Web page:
With lyrics that touch on issues of racism, sexism, and other interpersonal biases, the song is an especially timely choice. Its message of finding common ground with people who on the surface may seem different is underscored by Cher and Future’s collaboration. Though she admits that she wasn’t versed in Atlanta’s hip-hop scene before they worked together, Cher found Future instantly charming. “I got familiar once we got on the stage he rocked a little bit,” she says. “It was funny. He was very cute yet shy, and really he liked to have fun.”

Of course, doing the commercial was about more than simply making a great cover song with one of the moment’s hottest acts. Advertising’s power comes from its ability to normalize ideas that extend beyond products themselves, a fact Cher is aware of. “When I was young, there were just white people on commercials. That was it,” she says. “If you see [representation] all the time, then it just becomes the norm.”

When it comes to bigotry, Cher has zero patience. A firebrand on social media known for her emoji-laden tweets, she’s every bit as opinionated offline. “It’s just mind-boggling and so awful,” she says of the recent white supremacist marches in Charlottesville. “Prejudice makes no sense—it’s ridiculous, and if people stopped for just one second and thought about why the fuck they were doing it, they’d stop.” But although she’s disappointed with the current state of affairs, the resistance movement has left her inspired. “You look at the Women’s March when we went to Washington and the marches that we did down Fifth Avenue the night of the election,” she says. “You saw all these young kids, all these young people, [their generation] has lost those prejudices. They’re just shedding it like a terrible old snakeskin.”

Politics aside, there is one thing everyone knows about Cher: Her fearlessness extends to her wardrobe. From those legendary Bob Mackie performance costumes to her bohemian ’70s looks, her ever-evolving style has been consistently compelling. Still, it comes as something of a surprise to learn that music’s grande dame is a fan of online shopping. “It’s easy. You can send it back, and I don’t have to put on makeup or anything to go out,” she explains. And though she enjoys the occasional St. Tropez designer shopping spree, she’s just as happy picking up a few essentials at Free People. “They have some great things,” she says. “Look, also, you can have a lot of money and have gold faucets, you know what I mean? Money doesn’t make you chic.”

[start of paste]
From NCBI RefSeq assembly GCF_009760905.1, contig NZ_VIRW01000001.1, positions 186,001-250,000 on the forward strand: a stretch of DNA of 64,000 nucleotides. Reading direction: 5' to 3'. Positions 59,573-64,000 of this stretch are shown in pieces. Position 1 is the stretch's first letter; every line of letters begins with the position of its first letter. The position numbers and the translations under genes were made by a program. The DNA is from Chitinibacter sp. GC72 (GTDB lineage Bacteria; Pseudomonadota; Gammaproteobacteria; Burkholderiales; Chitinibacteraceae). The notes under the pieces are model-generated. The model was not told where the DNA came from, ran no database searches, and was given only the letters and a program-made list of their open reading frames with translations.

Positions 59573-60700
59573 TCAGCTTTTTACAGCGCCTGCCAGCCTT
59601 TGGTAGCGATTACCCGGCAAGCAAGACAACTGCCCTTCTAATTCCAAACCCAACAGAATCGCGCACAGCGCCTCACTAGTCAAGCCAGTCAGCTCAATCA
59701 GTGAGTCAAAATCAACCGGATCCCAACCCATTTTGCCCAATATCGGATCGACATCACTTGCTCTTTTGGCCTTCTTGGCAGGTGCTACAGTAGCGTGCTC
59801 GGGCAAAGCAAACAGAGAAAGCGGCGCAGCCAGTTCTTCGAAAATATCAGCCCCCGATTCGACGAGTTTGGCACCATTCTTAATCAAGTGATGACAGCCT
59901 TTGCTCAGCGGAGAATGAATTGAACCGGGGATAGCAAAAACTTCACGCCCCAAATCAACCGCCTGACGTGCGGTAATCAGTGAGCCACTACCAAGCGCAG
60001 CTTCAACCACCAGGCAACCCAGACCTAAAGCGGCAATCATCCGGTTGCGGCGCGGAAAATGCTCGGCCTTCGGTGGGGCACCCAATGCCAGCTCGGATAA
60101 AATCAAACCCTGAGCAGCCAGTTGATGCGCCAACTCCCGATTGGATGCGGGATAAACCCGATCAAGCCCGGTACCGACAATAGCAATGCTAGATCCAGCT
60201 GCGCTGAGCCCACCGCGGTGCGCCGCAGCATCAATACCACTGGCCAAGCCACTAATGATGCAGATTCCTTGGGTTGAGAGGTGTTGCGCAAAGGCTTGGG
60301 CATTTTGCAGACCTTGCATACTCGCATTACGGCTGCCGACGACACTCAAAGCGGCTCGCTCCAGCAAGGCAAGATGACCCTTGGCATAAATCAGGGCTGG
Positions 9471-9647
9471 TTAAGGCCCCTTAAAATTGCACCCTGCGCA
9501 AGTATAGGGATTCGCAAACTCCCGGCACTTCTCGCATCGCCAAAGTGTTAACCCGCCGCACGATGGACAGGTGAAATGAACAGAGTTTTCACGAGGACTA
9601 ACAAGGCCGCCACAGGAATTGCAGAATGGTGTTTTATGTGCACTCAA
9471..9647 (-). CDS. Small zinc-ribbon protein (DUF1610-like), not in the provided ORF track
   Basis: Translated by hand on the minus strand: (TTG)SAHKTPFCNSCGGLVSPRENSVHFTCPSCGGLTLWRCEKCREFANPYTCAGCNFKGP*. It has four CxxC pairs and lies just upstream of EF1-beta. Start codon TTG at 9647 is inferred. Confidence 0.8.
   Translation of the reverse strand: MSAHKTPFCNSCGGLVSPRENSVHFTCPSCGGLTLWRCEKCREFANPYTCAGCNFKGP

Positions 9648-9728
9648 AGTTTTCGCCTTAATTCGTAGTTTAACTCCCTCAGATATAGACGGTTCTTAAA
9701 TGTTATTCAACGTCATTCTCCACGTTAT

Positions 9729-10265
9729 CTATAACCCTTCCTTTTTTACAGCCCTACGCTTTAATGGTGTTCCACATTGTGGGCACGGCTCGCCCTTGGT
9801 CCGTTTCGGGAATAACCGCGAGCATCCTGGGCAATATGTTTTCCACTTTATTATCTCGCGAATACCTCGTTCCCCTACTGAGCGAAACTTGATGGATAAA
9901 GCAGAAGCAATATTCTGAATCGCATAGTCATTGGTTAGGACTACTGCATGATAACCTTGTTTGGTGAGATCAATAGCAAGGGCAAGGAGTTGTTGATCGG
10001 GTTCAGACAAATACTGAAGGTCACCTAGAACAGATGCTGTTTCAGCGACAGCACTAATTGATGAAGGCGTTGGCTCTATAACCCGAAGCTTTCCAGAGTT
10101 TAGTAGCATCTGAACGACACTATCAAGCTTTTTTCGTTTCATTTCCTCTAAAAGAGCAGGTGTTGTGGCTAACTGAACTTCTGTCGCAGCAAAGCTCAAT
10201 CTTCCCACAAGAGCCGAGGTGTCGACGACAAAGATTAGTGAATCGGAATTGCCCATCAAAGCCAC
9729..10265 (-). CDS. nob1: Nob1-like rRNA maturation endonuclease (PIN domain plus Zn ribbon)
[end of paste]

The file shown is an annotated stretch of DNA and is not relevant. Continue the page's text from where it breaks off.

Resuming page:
It’s that directness that makes her fashion advice so compelling. “I like what I like and I don’t care what the fashion is,” she says. “You have to wear what’s good for your body. It doesn’t even make any difference how in-fashion you are if you look like shit.” Having already tested out most of the current trends on their first go-round, she’s not about to edit her wardrobe to suit the masses. She’s long hung on to favorites like worn-in leather jackets and low-rise denim, which she wears until they fall apart. “I have one pair of jeans that I’ve worn so much that they are almost all patched because of holes,” she says with a laugh. “Not because of fashion, just because I wore the ass out of them! There are so many fabulous patches on them.”